Jeremiah H. Bennet, who settled near Grasshopper Falls in 1857, wrote a series of articles, Early Recollections of Kansas, for The Oskaloosa Independent in 1878. Bennet was a lawyer, a county schools official, and a knowledgeable and entertaining writer. His May 11, 1878, Recollection reveals Oskaloosa and Jefferson County Jayhawker activity during the Civil War, the “rebellion,” as Bennet calls it. Warning: Bennet’s first paragraph set-up speeds through about a dozen things that are separate tales in themselves, but we will zero in on the Jayhawkers.
“It was in the dark portion of the rebellion. Close to the time when the southern army held possession of the Hannibal & St. Joe Railroad; when a Rebel paper at the city of Atchison rejoiced at the Union defeat at the battle of Wilson’s Creek; when the Jayhawkers held high carnival at Oskaloosa; when herds of rebel cattle pastured on the borders of Cedar Creek [west of Grasshopper Falls]; when horse flesh as well as white man was ‘mighty unsartin.’” And…
“… It was after the time that Jefferson County militia took possession of Atchison one bright sunny morning. Those were wild times for our boys, and those boys were wild. Uncle Jesse Newell commanded the Oskaloosa company. Sim Hull the Crooked Creekers. Ed. Hutchins the Grasshoppers. Did Hiram Webb have a company? S.S. Cooper was Major of the Jefferson Rangers. Ed. Lynde was commander of the Post at Atchison.”
Bennet was describing a story in which a Missouri Confederate militia officer, Gideon Thompson, owed a debt. He owned pastureland on the Kansas side, west of Grasshopper Falls and, according to Bennet’s story, Thompson’s livestock was to be sold off to satisfy a judgement. Word got out that the Oskaloosa Jayhawkers were going to snatch up the livestock first, before it would be sold. The Oskaloosa crew, Bennet wrote, had a reputation for “sudden and swift thoroughness.”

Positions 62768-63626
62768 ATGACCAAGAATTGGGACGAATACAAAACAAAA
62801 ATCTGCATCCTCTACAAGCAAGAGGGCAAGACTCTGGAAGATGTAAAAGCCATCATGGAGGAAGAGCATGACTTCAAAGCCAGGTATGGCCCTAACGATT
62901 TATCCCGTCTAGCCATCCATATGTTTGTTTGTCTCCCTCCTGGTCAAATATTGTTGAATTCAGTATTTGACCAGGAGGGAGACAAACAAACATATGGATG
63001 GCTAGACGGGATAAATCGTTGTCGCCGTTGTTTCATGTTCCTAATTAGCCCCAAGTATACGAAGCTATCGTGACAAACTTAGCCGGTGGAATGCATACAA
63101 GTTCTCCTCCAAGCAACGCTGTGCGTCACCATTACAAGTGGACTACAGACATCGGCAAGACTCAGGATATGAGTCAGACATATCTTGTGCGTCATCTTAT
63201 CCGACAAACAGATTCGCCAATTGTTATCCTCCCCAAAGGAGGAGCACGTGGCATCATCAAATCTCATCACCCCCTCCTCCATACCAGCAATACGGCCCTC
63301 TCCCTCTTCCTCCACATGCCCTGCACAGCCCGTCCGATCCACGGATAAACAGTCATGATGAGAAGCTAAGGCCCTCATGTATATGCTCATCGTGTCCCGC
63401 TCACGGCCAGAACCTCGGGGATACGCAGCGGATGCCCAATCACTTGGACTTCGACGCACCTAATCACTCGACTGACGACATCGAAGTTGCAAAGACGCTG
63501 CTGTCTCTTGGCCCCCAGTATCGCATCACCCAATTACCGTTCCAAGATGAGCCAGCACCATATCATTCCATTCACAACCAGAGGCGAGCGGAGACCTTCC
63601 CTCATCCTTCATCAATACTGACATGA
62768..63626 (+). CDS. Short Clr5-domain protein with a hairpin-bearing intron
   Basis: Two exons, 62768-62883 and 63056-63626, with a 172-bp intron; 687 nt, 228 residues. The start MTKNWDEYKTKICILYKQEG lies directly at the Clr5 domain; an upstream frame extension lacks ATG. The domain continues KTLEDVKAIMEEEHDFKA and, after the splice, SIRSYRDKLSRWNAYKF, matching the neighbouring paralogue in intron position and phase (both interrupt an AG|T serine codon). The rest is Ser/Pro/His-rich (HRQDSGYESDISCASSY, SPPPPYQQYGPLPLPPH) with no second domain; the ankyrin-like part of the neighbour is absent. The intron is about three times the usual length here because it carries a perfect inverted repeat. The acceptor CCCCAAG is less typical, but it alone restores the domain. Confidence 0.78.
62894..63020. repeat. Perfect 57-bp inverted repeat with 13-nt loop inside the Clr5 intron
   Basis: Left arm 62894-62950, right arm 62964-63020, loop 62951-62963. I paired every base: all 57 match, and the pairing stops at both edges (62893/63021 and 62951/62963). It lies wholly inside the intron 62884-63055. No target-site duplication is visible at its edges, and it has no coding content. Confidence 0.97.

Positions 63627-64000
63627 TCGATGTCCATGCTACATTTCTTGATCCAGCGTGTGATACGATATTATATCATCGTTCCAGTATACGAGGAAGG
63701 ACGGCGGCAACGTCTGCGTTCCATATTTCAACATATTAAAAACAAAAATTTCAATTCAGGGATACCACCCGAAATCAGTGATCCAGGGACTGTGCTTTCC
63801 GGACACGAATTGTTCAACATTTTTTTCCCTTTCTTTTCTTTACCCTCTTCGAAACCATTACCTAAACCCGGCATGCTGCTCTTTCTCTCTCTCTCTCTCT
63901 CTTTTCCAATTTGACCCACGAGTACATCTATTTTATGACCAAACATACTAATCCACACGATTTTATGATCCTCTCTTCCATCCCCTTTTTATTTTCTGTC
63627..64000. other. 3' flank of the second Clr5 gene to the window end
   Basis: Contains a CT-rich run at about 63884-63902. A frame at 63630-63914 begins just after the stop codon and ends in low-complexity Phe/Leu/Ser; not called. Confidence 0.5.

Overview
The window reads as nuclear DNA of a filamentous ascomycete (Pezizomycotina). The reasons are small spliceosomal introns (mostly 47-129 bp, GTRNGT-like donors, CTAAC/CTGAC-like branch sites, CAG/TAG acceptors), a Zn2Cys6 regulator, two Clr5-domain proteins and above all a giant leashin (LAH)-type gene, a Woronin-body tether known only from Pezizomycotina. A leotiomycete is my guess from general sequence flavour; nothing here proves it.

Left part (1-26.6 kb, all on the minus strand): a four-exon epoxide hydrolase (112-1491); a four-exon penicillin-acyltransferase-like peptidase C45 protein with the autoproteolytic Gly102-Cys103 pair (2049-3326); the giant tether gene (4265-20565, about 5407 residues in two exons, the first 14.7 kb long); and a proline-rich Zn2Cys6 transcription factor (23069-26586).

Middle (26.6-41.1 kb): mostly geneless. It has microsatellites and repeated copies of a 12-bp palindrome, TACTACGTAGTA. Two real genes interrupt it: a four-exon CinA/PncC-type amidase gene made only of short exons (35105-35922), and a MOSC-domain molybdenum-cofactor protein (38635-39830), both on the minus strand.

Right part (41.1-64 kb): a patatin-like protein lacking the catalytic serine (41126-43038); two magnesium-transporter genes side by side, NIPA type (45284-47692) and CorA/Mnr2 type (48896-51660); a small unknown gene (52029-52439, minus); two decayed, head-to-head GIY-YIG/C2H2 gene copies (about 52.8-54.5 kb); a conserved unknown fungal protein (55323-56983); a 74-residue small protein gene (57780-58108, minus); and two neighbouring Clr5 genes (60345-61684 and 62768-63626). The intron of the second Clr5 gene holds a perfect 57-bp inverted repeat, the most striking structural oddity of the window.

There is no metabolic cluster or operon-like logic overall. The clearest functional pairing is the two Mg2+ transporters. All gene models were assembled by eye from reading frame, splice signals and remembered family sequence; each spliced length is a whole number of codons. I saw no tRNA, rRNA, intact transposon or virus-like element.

The standard bio for Jesse Newell, found in the local 19th century newspapers and abbreviated county histories, is that he and his brother-in-law Joseph Fitzsimmons co-founded Oskaloosa, arriving from Iowa in 1856. We know that Newell, who set up a steam-operated saw mill, was in the thick of Jefferson County’s proslavery vs. free-state conflicts in September 1856. He is listed in censuses as a physician. He was a Methodist, and came to Kansas Territory from Iowa with Methodist Episcopalian minister’s credentials. He was viewed as a radical freestater. But these synopses say nothing of his Jayhawker or off-the-books Civil War service.
Story No. 2: Noble-hearted
The Civil War Battle of Wilson’s Creek (read about it here), fought near Springfield, Missouri, was significant for Kansas, which had just become a state on Jan. 29, 1861. It was the first major battle fought west of the Mississippi, and it was one the Union lost to the Confederates. Kansas had quickly raised the 1st Kansas Infantry and 2nd Kansas Infantry regiments, and sent them into the battle Aug. 10, 1861. Jesse Newell had two sons in the 2nd Kansas, Robert and Abram. Robert was killed that day and Abram injured.